12 min read

Fish Rival Chimpanzees In Forming Cooperative Relationships

<p>Alexander Vail</p>

Trout seek out the best moray eels with whom to cooperate to get a meal

Fish are known to be intelligent, emotional, and clearly sentient beings. Now, a new and very significant experiment shows that coral trout actually rival chimpanzees in choosing the best moray eel with whom to cooperate to get a meal that both can share. An excellent review of this study titled "Fish as good as chimpanzees at choosing the best partner for a task" can be read here. The summary of the original essay (available only to subscribers) by the research team of Alexander Vail, Andrea Manica, and Redouan Bshary called "Fish choose appropriately when and with whom to collaborate" published in the journal Current Biology can be seen here. It reads:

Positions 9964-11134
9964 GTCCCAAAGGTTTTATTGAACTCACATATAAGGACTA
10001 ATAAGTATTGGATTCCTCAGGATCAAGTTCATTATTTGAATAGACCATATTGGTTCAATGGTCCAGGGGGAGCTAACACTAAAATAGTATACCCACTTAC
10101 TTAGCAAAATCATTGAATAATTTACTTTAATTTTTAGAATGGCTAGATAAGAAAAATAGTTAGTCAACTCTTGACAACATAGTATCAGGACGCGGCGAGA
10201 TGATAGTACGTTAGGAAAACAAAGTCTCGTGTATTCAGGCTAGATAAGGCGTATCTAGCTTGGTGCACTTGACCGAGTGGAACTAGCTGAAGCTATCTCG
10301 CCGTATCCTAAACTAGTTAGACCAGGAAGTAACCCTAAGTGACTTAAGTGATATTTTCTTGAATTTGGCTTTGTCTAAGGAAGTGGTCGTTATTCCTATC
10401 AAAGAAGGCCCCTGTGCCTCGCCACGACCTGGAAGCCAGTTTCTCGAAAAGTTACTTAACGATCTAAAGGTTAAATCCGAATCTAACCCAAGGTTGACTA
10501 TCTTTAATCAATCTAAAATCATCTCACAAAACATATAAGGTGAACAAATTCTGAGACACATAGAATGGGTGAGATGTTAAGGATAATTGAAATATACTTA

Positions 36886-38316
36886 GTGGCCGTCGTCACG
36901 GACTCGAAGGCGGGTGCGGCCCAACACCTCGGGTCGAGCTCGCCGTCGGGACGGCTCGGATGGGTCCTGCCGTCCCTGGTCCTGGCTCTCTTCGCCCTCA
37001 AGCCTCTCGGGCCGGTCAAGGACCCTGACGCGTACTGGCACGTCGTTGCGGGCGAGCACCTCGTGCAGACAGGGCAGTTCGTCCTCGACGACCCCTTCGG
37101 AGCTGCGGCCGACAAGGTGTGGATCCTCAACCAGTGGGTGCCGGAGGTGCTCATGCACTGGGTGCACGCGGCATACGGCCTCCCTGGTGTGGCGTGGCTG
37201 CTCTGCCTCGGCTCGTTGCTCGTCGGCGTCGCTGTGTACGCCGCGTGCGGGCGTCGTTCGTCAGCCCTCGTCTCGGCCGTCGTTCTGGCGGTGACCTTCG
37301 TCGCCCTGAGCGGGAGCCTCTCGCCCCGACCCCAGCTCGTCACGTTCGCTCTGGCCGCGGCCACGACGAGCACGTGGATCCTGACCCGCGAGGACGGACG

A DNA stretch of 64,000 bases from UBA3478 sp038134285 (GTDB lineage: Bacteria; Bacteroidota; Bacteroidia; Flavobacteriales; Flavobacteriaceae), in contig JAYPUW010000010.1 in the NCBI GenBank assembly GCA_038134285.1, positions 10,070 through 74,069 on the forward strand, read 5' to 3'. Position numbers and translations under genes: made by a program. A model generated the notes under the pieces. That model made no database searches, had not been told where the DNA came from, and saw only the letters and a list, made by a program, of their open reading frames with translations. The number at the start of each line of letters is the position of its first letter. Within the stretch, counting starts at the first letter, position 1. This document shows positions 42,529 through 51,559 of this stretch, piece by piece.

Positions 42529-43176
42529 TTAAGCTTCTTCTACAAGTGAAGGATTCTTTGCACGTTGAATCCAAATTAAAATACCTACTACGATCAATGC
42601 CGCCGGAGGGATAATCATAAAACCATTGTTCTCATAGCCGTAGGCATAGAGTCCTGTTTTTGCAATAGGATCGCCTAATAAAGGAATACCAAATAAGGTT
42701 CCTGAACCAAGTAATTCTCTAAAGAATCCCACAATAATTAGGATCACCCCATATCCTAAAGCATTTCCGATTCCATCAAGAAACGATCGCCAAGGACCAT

Collaborative abilities are integral to human society [1] and their evolutionary origins are of great interest. Chimpanzees are capable of determining appropriately when and with whom to collaborate in a rope-pull experiment [2] - the only non-human species known to possess both abilities. Chimpanzees are thought to share these abilities with humans as a result of common ancestry [2] . Here, we show that a fish - the coral trout Plectropomus leopardus - has partner-choice abilities comparable to those of chimpanzees in the context of its collaborative hunting relationship with moray eels [3] . Using experiments analogous to those performed on chimpanzees [2] , but modified to be ecologically relevant to trout, we showed that trout recruit a moray collaborator more often when the situation requires it and quickly learn to choose the more effective individual collaborator. Thus, these collaborative abilities are not specific to apes and may be more closely linked to ecological need [4] than brain size or relatedness to humans.